Every so often we get into the potato conversation at our house, this morning was one of those. I don’t remember things off-hand, so this is a list that I can look up when I’m planning my menu, or making a shopping list. At the very least, it’s a handy bookmark that I can look at it while I’m shopping to make sure I get the right potato.
Reach for waxy potatoes for boiling, roasting and baking preparations where the potato stays intact, such as casseroles, gratins, potato salad, soups, and stews. New Potatoes, French fingerling, Red Bliss, baby potatoes, creamers, Red Adirondack, and Russian Banana are all waxy varieties.
Don’t overwork starchy potatoes; if you keep stirring them when making mashed potatoes, they will become gluey
What’s the difference between starchy, waxy potatoes, and all purpose?
Starchy potatoes have low moisture and sugar levels, but a high starch content. This makes them the better potato for baked, mashed, fried, or roasted potatoes. With the low sugar content they collapse better.
Like the classic Idaho or Russet, these potatoes are (obviously) high in starch and low in moisture. They’re fluffy, making them great for boiling, baking and frying, but they don’t hold their shape well, so they should be avoided in dishes like casseroles, gratins and potato salads.
Waxy potatoes are just the opposite, with high moisture levels and low starch levels. They are good candidates for salads or casseroles because they hold their shape well when cooking.
Like Red Bliss or New Potatoes, these have a low starch content and are often characterized by a creamy, firm and moist flesh that holds its shape well after cooking. They’re typically great for roasting, boiling, casseroles and potato salads.
These potatoes have a medium starch content that fall somewhere in between the starchy and waxy potatoes. They’re a true multi-purpose potato, and therefore can be used for just about any cooking application. A classic example is the Yukon Gold.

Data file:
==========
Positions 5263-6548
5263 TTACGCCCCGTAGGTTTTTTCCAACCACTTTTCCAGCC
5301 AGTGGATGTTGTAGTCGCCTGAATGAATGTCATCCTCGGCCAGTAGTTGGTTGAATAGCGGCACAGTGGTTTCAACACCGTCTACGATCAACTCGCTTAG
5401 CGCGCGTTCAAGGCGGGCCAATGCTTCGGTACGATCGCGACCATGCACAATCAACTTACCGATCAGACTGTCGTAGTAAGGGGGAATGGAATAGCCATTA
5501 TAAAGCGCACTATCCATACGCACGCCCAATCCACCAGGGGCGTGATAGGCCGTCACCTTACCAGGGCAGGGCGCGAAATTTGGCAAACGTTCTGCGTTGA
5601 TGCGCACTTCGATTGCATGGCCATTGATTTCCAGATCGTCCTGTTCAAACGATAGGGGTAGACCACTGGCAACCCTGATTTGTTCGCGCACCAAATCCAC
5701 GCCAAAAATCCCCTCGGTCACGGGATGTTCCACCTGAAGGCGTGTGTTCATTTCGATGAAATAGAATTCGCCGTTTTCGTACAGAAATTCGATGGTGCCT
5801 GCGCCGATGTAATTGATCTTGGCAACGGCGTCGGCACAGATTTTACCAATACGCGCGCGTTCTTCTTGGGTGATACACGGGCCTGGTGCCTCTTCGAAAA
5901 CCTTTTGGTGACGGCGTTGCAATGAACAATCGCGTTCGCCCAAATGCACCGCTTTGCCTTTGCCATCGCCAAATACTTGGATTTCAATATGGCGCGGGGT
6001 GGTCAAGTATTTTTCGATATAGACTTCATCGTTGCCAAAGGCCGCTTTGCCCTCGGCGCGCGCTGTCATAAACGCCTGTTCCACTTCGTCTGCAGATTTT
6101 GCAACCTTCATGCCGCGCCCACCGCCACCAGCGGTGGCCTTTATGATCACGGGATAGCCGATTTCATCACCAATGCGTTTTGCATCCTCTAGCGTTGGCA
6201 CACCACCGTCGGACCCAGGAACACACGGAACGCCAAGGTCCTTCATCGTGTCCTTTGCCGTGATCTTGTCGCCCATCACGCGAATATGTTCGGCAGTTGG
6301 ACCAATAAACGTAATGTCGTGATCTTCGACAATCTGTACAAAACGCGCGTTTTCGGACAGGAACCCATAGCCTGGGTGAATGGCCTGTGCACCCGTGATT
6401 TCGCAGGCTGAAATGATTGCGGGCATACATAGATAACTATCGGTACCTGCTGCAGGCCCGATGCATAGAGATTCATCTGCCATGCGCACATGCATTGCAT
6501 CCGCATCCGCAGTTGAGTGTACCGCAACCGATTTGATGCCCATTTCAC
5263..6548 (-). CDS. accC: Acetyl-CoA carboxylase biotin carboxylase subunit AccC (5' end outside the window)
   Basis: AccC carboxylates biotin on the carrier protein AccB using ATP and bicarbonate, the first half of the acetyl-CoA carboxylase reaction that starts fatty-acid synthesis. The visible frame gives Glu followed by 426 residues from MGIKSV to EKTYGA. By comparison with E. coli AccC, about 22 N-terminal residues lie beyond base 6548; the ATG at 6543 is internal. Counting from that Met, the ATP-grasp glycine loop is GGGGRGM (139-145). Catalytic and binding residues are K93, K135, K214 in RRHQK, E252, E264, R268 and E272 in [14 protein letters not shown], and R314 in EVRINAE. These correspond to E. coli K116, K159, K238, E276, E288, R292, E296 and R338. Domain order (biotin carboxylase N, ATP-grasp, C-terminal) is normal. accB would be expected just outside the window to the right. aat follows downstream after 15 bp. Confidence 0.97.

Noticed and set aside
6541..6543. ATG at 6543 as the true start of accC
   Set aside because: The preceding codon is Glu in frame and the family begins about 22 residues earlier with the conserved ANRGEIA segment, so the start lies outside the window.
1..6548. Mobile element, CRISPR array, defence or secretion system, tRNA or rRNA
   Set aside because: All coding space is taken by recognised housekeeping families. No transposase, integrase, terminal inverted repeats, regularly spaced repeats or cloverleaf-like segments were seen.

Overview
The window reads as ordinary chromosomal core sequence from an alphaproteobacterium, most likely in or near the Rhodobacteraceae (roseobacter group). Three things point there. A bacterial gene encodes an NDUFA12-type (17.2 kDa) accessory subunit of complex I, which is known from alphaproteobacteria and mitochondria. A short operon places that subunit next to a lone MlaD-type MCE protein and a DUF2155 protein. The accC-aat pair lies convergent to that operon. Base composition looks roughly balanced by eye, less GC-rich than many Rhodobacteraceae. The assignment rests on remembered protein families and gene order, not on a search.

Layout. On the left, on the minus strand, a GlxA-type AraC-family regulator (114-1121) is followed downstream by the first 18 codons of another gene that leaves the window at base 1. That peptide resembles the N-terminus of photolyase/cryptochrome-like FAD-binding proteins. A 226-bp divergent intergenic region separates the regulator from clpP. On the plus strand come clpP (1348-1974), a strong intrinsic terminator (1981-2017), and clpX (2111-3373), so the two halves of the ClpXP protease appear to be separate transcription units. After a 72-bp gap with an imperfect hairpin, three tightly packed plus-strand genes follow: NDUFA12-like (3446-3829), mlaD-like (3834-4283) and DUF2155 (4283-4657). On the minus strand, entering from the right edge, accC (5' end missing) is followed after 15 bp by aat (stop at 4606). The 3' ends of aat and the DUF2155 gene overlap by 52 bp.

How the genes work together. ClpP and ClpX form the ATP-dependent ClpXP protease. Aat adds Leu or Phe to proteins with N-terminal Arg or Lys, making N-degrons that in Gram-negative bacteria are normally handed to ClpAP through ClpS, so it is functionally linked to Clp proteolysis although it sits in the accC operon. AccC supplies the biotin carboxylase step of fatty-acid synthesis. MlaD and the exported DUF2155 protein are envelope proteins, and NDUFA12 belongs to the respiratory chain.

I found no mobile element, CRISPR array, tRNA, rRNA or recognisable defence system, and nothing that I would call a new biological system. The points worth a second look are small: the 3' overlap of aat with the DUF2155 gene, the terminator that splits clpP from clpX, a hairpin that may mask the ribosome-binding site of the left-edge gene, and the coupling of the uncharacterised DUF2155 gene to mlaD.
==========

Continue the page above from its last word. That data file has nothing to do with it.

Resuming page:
White potatoes are considered all-purpose as they are slightly creamy, slightly dense, and are subtly sweet in flavour. These potatoes hold their shape well after cooking and are a popular choice for salads and for grilling. Yellow potatoes are slightly waxy in texture, velvety, and moist.
Blue: Waxy. Medium skin with an earthy flavour and vibrant colour. Baked or roasted, salads, steamed, microwaved.
Fingerling: Waxy. Nutty and buttery flavour with a firm texture. Baked or roasted, pan fried or sautéed, steamed, microwaved.
Petite: Similar in taste to their larger sized cousins with more concentrated flavours. Baked or roasted, pan fried or sautéed, steamed, microwaved.
Purple: Waxy. Medium skin with an earthy flavour and vibrant colour. Baked or roasted, salads, steamed, microwaved.
Red: Waxy. Thin skin and stays firm throughout cooking. Baked or roasted, salads, soups or stews, grilled, steamed.
Russet: Starchy. thick skin with light and fluffy centre. Baked or roasted, pan fried or sautéed, mashed, fried.
Russets are the potato of choice for baking and frying with a finished product that is crispy on the outside and fluffy on the inside. They also make heavenly mashed potatoes—light and fluffy.
White: All purpose. Thin skin with a nutty flavour and stays firm throughout cooking. Pan fried or sautéed, salads, soups or stews, fried, steamed.
Yellow: All purpose-Slightly waxy. Buttery flavour with a creamy texture. Baked or roasted, mashed, salads, soups or stews, grilled.
Making Sense of Common Potato Terms
How do waxy and floury potatoes differ? What’s a “new” potato?
Waxy potatoes display a creamy, firm texture when cooked, thanks to their low starch and high water content. Waxy potatoes also keep their shape when cooked, making them ideal for boiling, steaming and roasting.
Floury potatoes are low in water content; and by the time of harvest, most of their sugar has converted to starch. This leads to a dry, fluffy cooked texture accentuated by baking and mashing. Floury potatoes also fry well, as low sugar levels mean less excessive browning.
“New potatoes” is a term often used to market round red potatoes, and in this case, “new” technically refers to any type of potato that is harvested before reaching full size.
Source: Potato Goodness